Poverty exists in so many places it can be difficult to know where to start helping. It makes sense to dedicate your contributions where they can do the most good.
In places with severe poverty, a smaller amount of money can often make the difference between life and death.
Northern Uganda has this type of extreme poverty. So donating to provide medical care in this region will truly save lives. And donating to provide education will increase the number of people who will be able to support themselves and their families in the future.
The Ugandan National Household Survey in 2016-17 revealed that in the Acholi region of Uganda, where your donations to Social Promise are put to work, about 35% of Ugandans live in households which spend less than what is necessary to meet their caloric requirements and their non-food essential needs.
It is sometimes difficult to imagine what extreme poverty really means for families, so here are some ways to think about this based on real numbers:
From the Ugandan National Survey
Social Promise was approved by the IRS as a 501(c)(3) nonprofit in 2011, and began operations in 2012. Over the next six years, you donated just over $400,000 to Social Promise.
Over these six years, the vast majority, 91%, of your donations to Social Promise were directed to our programs. Only 2% of contributions was used for fundraising costs and 7% was used for operating costs.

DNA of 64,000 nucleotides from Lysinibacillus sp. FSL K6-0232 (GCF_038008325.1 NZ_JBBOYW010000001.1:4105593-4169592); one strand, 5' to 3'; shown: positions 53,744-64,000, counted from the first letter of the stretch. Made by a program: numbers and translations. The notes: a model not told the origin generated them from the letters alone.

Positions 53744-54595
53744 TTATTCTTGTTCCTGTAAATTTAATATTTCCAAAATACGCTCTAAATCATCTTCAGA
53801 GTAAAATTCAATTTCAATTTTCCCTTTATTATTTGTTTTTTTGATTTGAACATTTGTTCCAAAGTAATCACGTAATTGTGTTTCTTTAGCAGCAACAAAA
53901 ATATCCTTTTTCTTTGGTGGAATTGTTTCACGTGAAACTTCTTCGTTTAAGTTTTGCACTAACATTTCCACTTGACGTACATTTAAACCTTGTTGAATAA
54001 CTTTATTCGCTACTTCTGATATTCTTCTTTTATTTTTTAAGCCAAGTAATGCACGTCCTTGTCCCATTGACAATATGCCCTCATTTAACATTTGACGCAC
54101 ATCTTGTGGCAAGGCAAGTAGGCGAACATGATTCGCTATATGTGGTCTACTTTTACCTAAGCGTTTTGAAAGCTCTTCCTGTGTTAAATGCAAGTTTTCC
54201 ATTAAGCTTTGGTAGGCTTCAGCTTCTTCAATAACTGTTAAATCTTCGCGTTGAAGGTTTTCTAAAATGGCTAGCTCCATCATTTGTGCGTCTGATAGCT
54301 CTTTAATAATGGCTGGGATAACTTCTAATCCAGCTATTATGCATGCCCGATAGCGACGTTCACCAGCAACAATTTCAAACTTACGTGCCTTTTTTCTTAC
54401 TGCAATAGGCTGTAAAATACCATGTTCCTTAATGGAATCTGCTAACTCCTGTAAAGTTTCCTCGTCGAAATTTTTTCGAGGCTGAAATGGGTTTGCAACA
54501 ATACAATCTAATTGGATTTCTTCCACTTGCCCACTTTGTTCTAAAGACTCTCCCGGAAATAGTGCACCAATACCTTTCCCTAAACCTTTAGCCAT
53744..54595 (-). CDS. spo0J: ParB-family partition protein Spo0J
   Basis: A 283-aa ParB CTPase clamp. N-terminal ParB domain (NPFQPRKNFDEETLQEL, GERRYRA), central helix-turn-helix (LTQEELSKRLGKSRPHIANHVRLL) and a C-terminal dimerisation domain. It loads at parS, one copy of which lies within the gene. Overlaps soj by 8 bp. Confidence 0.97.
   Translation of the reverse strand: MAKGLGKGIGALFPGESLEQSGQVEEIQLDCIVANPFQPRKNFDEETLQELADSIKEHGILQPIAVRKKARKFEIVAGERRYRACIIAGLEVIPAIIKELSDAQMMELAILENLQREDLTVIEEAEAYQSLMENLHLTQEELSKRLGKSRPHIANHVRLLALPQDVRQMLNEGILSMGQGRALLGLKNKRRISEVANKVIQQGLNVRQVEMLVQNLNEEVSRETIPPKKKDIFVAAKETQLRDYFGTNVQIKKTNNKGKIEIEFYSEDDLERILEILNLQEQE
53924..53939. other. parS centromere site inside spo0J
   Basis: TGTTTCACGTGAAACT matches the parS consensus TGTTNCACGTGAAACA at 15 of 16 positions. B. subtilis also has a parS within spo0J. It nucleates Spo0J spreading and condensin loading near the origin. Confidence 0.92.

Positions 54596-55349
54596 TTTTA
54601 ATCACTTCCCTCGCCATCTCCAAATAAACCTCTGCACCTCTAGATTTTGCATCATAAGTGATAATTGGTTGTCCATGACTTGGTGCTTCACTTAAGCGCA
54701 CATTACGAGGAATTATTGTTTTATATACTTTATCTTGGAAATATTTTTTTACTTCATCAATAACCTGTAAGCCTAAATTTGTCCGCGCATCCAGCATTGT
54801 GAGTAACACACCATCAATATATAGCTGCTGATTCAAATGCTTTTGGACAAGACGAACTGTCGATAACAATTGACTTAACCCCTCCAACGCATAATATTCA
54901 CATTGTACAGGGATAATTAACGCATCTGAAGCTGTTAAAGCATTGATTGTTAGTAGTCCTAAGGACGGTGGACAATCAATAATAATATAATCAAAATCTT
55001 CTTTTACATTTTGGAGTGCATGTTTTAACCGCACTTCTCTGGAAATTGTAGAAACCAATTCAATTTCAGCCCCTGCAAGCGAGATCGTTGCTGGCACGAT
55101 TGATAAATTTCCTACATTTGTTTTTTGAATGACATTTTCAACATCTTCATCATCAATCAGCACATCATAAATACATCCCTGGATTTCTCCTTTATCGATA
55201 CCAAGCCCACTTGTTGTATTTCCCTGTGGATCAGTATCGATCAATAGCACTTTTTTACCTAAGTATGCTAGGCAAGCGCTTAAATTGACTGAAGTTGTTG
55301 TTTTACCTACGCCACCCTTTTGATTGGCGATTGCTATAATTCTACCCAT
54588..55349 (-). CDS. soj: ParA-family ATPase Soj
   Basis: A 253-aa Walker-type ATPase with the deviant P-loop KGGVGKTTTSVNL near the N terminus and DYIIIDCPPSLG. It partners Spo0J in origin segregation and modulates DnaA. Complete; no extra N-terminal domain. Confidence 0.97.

Social Promise is a volunteer-only nonprofit. That means your donation is never paying for the salary of someone at our organization. Instead you are helping people in northern Uganda with every donation.
Social Promise operating costs include insurance, office supplies, essential software, and end-of-year accounting services. We watch every penny to make sure your donations are having the largest possible impact in Uganda.
Life for people in this region is significantly better than in 2000, when you first chose to help them with your donation.
You are making an intelligent decision every time you give to Social Promise in support of the people – especially the children – of northern Uganda.